DETROIT – Just when Detroit seemed to be luring them away, Americans are embracing Japanese cars again.
Toyota and Honda lost ground last year after the Japanese earthquake limited their supplies. But Julys U.S. sales show theyve nearly regained what they lost, at the expense of GM and Ford.
Sales for GM, which has an Allen County truck assembly plant, fell 6 percent and Ford sales were down 4 percent compared with last July. Hondas sales were up 45 percent and Toyota jumped 26 percent. Overall car and truck sales rose 9 percent to 1.15 million, according to Autodata Corp.
Toyota and Honda have regained all of the share they lost, and much faster than we thought they would, said Jesse Toprak, vice president of market intelligence for the car buying site TrueCar.com. Their customers appear to be a lot more loyal than we gave them credit for.
Toprak and others thought that newer, better products at GM and Ford, like the Chevrolet Cruze and Ford Focus small cars, might permanently pull customers away from the Japanese after the earthquake disrupted their supplies. Toyota had virtually no Prius hybrids to sell last summer, for example.
But rivals gains havent lasted. The Cruze, which was the best-selling subcompact in the country last July, saw sales plummet 40 percent last month. It was far outsold by the Honda Civic, whose sales jumped more than 78 percent to just over 25,000. The Toyota Corolla also topped the Cruze and Focus, even though its an older car with fewer features.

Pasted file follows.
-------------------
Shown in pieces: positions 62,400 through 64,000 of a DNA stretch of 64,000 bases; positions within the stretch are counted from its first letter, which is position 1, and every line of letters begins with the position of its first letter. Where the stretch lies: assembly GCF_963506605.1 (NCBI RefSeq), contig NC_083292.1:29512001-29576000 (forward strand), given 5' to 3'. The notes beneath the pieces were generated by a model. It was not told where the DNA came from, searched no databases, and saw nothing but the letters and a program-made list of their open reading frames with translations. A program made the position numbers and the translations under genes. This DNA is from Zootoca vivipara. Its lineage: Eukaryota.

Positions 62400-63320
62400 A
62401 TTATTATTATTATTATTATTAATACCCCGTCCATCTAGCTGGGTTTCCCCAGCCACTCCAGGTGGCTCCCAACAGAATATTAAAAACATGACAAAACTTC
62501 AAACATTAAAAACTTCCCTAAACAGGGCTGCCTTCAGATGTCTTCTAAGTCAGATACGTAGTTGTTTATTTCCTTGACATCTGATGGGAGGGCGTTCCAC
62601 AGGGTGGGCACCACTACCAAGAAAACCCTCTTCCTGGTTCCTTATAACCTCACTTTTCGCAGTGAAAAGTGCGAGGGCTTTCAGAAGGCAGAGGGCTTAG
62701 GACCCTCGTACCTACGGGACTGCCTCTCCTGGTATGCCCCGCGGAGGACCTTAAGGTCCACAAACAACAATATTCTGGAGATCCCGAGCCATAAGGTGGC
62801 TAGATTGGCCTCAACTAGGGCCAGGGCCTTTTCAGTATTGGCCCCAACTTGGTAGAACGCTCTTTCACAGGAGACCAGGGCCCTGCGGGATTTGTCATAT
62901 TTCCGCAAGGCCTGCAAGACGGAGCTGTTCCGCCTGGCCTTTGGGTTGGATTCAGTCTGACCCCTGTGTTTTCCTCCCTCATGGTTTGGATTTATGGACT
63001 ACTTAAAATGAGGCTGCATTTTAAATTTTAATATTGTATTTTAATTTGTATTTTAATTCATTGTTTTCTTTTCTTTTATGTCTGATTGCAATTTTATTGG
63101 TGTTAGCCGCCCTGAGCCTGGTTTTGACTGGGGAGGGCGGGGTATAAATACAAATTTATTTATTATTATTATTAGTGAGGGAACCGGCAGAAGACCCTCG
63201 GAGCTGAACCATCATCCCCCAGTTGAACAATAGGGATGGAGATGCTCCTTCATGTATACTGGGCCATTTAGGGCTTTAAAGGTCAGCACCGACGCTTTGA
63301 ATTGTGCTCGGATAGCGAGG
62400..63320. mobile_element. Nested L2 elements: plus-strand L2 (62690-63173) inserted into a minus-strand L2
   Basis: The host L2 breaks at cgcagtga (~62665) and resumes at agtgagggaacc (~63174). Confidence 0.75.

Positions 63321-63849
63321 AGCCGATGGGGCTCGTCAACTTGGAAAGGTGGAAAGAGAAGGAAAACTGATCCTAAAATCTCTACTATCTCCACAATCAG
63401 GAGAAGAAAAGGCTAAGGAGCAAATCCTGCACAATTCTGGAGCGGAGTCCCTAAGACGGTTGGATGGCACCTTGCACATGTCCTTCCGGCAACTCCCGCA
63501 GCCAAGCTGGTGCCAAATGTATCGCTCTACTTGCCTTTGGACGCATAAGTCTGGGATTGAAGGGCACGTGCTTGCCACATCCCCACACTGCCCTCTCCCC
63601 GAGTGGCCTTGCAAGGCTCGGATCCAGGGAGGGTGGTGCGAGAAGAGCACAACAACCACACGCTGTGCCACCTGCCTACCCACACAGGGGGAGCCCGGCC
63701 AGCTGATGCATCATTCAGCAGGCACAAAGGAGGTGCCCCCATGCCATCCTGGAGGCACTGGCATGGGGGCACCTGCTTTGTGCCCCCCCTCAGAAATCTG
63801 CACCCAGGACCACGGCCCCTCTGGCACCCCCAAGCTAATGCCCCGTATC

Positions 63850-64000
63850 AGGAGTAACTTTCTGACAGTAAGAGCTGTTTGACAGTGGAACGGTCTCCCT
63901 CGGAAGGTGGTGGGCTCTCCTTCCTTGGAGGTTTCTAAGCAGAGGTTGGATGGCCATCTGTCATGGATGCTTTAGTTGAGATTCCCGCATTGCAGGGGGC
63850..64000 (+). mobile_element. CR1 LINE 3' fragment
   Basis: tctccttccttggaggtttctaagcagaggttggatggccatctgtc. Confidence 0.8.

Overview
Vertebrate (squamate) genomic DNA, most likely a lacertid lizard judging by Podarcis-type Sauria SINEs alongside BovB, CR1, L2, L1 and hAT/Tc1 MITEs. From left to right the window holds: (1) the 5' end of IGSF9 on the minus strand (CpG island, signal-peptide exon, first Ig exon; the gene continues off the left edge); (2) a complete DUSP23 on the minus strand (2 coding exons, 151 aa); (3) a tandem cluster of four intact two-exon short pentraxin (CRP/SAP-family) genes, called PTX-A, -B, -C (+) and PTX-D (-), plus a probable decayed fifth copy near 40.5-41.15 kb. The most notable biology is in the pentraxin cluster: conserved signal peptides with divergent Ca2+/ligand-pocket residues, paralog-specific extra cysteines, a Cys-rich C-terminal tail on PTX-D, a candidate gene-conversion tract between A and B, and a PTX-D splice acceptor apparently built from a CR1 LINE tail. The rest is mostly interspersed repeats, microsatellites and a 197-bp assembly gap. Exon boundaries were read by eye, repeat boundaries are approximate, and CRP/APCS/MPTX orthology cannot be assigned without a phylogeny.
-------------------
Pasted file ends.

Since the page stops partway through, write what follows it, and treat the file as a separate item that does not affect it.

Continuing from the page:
Toyota commanded 14.3 percent of the U.S. market in July, up from 12.3 percent a year ago and back to pre-earthquake levels. GM had a 17.4 percent share, which matched its pre-earthquake level and was down from 20.3 percent last July.
It was good news for the Japanese in an otherwise stagnant month for the U.S. auto industry. July sales stayed at nearly the same pace they were in June, or around 14.1 million on an annualized basis. While thats better than the 12.8 million cars and trucks sold in 2011, its a slower pace than at the start of this year.
As a result, Toprak lowered his forecast for full-year sales to 14.3 million, from 14.5 million at the start of this year.
LMC Automotive, an industry consulting firm, plans a similar cut to its forecast, said Jeff Schuster, LMCs senior vice president of forecasting.